Untraditional powersports dealers partnering with a brand in its infancy in the U.S.? Why not? It has worked magically for the top three selling Hisun dealers in the U.S. In fact, it’s worked out so well since the brand’s 2014 launch at AIMExpo in Orlando that all three of them were treated to an incentive trip to the Hisun manufacturing plant in Chongqing, China, in April, as the brand’s top selling dealers for 2015.
I was the one lucky enough to tag along and learn more about what makes a Hisun dealer successful, and we’ll be sharing those stories throughout the year on these pages. But for now, know that some of them didn’t even have 12 months to put up their numbers — they flourished against more established dealers despite carrying the brand for less than a full year.
The honored dealers were Dave and Christine Ballard, owners of Ballard Golf Cars and Powersports, Couer d’Alene, Idaho; Dave and Dawn Luce, owners of TNT Automotive Sales, Inc., in Billings, Montana; and Javaughn and Bridgette Spencer, owners of Lowcountry Powersports in Beaufort, South Carolina.
They each bring a distinct — and diverse — approach to selling Hisun. Ballard turned a mobile golf car service business into a powersports operation that still includes golf cars in the lineup. He moved his operation into a former dealership location in town. Luce sells just about everything at his two locations, one in Billings and another in Bozeman. He works all day at one location, and often finishes up the night after driving to the second store. He could be heard in China racking up extra phone minutes as he coached his team onto strong sales. He’s an auto dealer. And an RV dealer. And a marine dealer. And more recently a tractor dealer. Not to mention powersports. Spencer’s might be one of the coolest stories out there. The first thing you see on Lowcountry’s website is “Get Approved or Get $50.” His 28,000 Facebook followers might as well be family. The dealership typically replies to Facebook queries within an hour, even if it’s with an apologetic “We’ve been abnormally busy, but we’ll get back to you.” He got so tired of selling pre-owned Spyders and seeing them all over the region that he went out and bought himself a Slingshot. Just because. You will hear plenty more from young Mr. Javaughn Spencer in this industry.
After 30-plus hours from driveway to hotel room for most, we gathered at the Country Garden Phoenix International Hotel in Chongqing for the first leg of the trip. Nearby the factory, it appeared to be a cousin of the Venetian in Las Vegas, and the first place where we had a hospitable stay. Ryan Daugherty, vice president of sales and marketing at McKinney, Texas-based Hisun Motors USA and the host/go-to guy for the incentive trip, knows China as well as anyone in the industry. He’s approaching six dozen trips made to China.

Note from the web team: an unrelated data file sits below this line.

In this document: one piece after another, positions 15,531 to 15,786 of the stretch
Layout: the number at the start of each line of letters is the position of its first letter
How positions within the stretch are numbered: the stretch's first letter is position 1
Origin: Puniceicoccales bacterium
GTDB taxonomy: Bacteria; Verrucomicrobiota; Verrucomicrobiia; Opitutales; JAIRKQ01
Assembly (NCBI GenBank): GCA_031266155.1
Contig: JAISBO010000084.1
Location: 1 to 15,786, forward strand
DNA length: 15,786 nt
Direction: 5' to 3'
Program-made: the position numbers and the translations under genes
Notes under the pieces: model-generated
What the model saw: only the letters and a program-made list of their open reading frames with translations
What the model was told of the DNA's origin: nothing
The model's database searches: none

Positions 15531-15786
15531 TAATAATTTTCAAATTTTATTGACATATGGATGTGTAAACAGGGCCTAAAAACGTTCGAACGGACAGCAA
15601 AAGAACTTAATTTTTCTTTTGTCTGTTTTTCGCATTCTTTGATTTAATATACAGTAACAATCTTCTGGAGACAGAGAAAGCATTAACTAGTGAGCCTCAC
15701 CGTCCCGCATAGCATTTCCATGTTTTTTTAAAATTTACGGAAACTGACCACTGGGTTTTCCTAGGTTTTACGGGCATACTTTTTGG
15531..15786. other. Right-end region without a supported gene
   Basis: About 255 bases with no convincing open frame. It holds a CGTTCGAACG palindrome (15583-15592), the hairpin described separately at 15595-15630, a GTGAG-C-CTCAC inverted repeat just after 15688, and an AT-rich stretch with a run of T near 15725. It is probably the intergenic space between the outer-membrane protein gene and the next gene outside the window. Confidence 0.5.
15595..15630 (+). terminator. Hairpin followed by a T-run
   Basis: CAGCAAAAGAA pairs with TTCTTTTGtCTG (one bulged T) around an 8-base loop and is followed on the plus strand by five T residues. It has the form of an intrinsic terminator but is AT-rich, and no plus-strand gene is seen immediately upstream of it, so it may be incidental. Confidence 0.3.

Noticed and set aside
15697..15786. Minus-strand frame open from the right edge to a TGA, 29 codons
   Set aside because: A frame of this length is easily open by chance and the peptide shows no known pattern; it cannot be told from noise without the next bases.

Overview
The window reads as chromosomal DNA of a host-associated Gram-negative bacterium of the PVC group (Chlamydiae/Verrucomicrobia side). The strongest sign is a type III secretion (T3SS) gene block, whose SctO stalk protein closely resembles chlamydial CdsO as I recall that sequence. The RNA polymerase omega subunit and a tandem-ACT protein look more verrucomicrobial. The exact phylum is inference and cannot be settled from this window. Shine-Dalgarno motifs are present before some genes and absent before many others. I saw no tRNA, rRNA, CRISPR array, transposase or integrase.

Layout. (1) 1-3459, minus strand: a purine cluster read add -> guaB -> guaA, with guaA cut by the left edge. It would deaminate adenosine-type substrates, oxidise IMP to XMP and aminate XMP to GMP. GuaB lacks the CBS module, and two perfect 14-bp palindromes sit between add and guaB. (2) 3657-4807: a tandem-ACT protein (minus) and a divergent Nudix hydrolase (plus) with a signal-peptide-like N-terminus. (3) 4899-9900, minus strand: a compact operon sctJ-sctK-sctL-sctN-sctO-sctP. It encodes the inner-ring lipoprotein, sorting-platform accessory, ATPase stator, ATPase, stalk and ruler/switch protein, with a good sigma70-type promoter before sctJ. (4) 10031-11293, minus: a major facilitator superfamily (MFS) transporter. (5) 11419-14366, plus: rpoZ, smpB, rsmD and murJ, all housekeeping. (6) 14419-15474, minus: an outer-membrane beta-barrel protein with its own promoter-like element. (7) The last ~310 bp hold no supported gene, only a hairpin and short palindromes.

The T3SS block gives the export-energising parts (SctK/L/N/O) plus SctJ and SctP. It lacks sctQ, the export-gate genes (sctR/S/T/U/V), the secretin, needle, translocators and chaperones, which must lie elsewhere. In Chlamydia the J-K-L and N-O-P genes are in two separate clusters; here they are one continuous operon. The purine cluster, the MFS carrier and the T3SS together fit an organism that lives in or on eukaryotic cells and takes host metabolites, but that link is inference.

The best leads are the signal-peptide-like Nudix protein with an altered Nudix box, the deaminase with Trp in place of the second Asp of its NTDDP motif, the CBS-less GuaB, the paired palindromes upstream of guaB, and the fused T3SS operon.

The blue sky day in Chongqing allowed for some testing of new ATVs and side-by-sides on the factory test track following a tour of the 7.1 million-square-foot facility, where dealers were free to watch, ask questions and otherwise get to know all they ever wanted to know about Hisun. On display was the manufacturing process in the CNC machining plant, the engine plant, the die casting plant, the stamping and welding plant, the injection molding plant, the coating plant, the assembly plant, the R&D center and more. And watching some of the 200 engines per day that roll off the assembly line was mesmerizing.
A return trip to the factory the following day allowed the dealers to hold court in front of about 25 designers, engineers and sales executives. The open dialog session was off-the-record for my purposes, but it was awfully interesting to listen (with the help of interpreters) to the dealers and the factory personnel share their ideas for product enhancements, design and engineering feedback and other ways that reinforced their partnership as OEM and dealer. Or, as one dealer said at the conclusion, “I’m gonna sell ’em either way.”
Next up was a stay at the JW Marriott in Jiefangbei, the Central Business District of Chongqing, which happens to have a larger metropolitan population than Beijing. The afternoon was “free time” for the group, with some opting to enjoy the luxurious hotel while others did some exploring. A group walked to the nearby Hongya Cave along the Yangtze River, which brought some familiar Western spots, but none as welcome as the BBQ buffet at the hotel for dinner.
The following day, an English-speaking member of the Hisun sales staff took the dealers to her hometown about an hour’s drive away, where they enjoyed a traditional lunch and shopping. I ventured off to visit the Harley-Davidson and Ducati dealerships. Following a traditional hot pot dinner (ox stomach, anyone?), it was off to a nighttime cruise on the Yangtze River to see the City of Lights. That was awfully cool to see.
An early morning trip to the airport led us onward to Beijing, where another JW Marriott kept us in the lap of luxury. There was no rest for the weary, as we toured Tiananmen Square and the Forbidden City after burgers, chicken strips and the like for lunch near the U.S. embassy. Dinner allowed for some exploring, but in most cases it was case of exploring the menu in the hotel restaurant. A small group of us managed to find a decent pizza joint in the Sanlitun district.
The following day was a journey to the Great Wall, with a stop at the Bird’s Nest Olympic stadium along the way, followed by shopping at the Pearl Market mall. The dealers (their wives?) were in serious bartering mode and had the bags to show it. With the clock ticking on our stay in China, the superb menu at the JW Marriott attracted most for dinner, with others landing at that home away from home — Subway.